As hosts, we share space, but sometimes it’s a place where we share so much more.
In opening up my home, I was able to give something even when I felt so depleted.
Now I have my own business. And there is so much to be said about being your own boss and having complete say over how your life evolves. There’s a real sense of power a woman feels when she’s running her own business.
It may sound a little woo-woo to people, but there’s something so sacred about welcoming a stranger. As hosts, we serve as guides to weary travelers. And when we are aching, hurt, and lonely, that interaction and connection provides a little bit of healing.
Photos courtesy of Marianne
@Airbnb this is a touching spotlight of Marianne - I am so glad she is doing so well and she is remarkable indeed. She is so much more trusting than I am able to be. We each have to find healing in the best ways possible and it is wonderful that she can do it with being a host. I guess it was important to keep her private because we don't have a link to chat with her or see her listing.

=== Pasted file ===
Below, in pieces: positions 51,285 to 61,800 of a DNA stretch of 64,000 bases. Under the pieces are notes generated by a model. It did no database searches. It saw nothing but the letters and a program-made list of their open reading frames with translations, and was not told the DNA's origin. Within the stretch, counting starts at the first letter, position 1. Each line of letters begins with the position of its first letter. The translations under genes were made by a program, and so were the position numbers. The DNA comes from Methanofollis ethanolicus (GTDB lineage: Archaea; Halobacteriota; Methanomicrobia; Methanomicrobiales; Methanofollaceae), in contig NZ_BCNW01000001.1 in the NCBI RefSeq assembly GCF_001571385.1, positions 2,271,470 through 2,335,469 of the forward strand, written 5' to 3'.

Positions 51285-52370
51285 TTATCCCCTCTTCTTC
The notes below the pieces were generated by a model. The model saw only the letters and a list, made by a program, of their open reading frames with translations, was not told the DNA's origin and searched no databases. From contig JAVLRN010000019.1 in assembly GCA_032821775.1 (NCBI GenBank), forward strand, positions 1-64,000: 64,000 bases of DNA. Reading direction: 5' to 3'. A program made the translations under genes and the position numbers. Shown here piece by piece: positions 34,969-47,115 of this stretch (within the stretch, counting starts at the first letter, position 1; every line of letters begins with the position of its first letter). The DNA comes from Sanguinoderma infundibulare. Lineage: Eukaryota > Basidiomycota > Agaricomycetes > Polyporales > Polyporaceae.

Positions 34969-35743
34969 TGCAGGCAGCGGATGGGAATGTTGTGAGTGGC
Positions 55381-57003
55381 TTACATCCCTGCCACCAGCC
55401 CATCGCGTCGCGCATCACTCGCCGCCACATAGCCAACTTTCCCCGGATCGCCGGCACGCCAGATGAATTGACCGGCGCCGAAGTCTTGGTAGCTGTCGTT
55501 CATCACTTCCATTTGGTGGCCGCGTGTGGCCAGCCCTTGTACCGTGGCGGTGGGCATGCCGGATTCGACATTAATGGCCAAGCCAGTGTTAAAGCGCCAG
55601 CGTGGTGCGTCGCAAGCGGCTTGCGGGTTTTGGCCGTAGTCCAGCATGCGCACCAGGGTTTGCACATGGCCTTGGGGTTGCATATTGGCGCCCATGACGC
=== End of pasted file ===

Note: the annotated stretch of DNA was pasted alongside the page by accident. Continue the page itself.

I suppose that's why the others haven't commented on this spotlight.
Many blessings Marianne,
happy hosting, Clara
Thank you for sharing your story. It resonated in so many ways. And similarly, I have had such positive experiences with guests, that at times, it has been therapeutic. May your life continue to bloom.
Dearest Marianne, 🌸🌿🙏🏻✨ I so loved reading your story, what you had lost with the sad passing of your beloved ~ but what you describe here is beautiful in the way that your life now has gained such pride, beauty & yes it is very therapeutic to be busy & pamper guests to lovely exciting memorable stays in your home 🏡